China’s economic slump continues, oil prices plummet
A poll by the Caixin news service on Monday found that China’s economy was collapsing at the start of the second half of 2022, with slower manufacturing activity, higher unemployment and a depressed property market.
The weakening Chinese economy has reduced its demand for oil, combining with pessimistic manufacturing data from other countries to drive up oil prices down by four percent.
Caixin’s survey found that Chinese manufacturing activity slowed significantly in July – or perhaps even contracted – after the last round of coronavirus lockdowns ended in June and produced an exuberant increase in output.
China Beige Book International (CBBI), an investor advisory firm, said Factory output in July slowed to levels not seen since mid-2020 and unemployment in the retail sector hit a two-year high – signs that Chinese city dwellers and business leaders “just don’t believe their Covid Zero nightmare is over”.
“Retail is in the most trouble. The death of business is almost certainly happening in the sector now,” said CBBI chief economist Derek Scissors, highlighting fears that coronavirus lockdowns could to strike again at any time, without warning.
Other economic surveys found China’s property market fell 33% after rising 89% since lockdowns ended in June, gross domestic product (GDP) rose just 0.4% in second quarter and that consumers were jittery despite a modest 3.1 percent post-lockdown gain in retail spending.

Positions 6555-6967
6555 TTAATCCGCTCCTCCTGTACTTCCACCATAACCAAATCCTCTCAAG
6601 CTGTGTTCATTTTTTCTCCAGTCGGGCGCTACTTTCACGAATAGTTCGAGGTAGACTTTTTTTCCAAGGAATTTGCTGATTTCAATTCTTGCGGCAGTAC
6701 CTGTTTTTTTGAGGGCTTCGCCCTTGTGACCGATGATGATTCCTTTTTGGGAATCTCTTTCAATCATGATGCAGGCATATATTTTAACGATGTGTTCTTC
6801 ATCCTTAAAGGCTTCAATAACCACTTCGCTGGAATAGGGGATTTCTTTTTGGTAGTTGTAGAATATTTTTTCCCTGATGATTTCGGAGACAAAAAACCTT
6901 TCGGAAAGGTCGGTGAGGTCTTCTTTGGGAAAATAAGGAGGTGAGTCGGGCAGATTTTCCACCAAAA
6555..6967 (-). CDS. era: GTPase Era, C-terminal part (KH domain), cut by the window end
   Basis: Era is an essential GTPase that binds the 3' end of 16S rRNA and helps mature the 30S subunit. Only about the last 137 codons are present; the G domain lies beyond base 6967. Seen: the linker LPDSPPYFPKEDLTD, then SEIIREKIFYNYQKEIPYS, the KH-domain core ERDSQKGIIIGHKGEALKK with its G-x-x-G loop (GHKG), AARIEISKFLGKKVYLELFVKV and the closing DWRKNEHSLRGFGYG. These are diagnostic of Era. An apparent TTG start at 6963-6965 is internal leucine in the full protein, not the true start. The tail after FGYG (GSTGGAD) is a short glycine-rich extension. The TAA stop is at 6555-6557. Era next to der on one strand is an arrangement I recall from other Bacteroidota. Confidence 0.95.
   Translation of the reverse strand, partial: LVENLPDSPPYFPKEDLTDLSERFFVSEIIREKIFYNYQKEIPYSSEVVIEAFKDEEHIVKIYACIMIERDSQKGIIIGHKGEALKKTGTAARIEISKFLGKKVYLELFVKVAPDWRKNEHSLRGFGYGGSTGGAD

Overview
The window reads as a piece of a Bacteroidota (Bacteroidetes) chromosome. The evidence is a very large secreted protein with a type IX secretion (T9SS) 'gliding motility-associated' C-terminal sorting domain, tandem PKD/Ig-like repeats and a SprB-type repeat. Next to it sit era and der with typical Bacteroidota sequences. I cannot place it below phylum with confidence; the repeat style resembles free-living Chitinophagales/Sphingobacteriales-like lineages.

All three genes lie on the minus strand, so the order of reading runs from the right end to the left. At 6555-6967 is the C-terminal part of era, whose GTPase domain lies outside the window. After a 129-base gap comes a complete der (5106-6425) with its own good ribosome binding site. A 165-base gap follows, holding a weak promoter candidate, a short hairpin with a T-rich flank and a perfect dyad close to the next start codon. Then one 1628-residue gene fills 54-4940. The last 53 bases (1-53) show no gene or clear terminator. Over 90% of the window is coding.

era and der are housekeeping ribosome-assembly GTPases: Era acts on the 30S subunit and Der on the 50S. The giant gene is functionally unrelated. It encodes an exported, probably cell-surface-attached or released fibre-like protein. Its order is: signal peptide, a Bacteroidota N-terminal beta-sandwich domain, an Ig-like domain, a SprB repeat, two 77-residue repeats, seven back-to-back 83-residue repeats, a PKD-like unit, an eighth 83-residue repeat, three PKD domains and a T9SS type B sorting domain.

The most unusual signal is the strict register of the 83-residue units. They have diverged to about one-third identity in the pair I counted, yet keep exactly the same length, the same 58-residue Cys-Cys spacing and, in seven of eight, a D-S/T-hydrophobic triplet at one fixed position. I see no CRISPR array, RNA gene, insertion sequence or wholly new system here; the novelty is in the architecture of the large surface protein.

Consumer spending could stagnate as weak factory output and high-profile layoffs leave many Chinese workers worried about their jobs. Some are taking advantage of a housing bubble to sell their homes for cash, making up for lost income due to downsizing and layoffs.
Analysts have compared the current situation unfavorably to China’s recovery from a market meltdown and banking scandals in 2015, as consumer spending continued to grow in 2015 from stagnation today. Additionally, today’s real estate industry has far-reaching and much-discussed issues that could prevent it from saving the rest of the consumer economy.
When struggling Chinese real estate giant China Evergrande Group failed to deliver its promised $300 billion restructuring plan over the weekend, analysts said CNBC the loss of confidence in real estate can create a “negative feedback loop” that drives the rest of the Chinese economy.
China’s real estate sector is already in the throes of an unusual “mortgage revolt”, with landlords refusing to make payments because they believe developers won’t complete construction and renovation projects.
“If this problem is not handled properly, it will have a profound impact on the economy, including the government’s balance sheet, the bank’s balance sheet as well as households,” Standard Chartered economist Shuang Ding told CNBC. .
Ding noted that the real estate crisis could cause significant damage to the Chinese government’s finances, as provincial governments obtain a large part of their revenue by taxing land sales. The impending collapse of titanic Evergrande is suffocating the market by spooking investors, while single-family homebuyers are venting their frustrations through the mortgage revolt.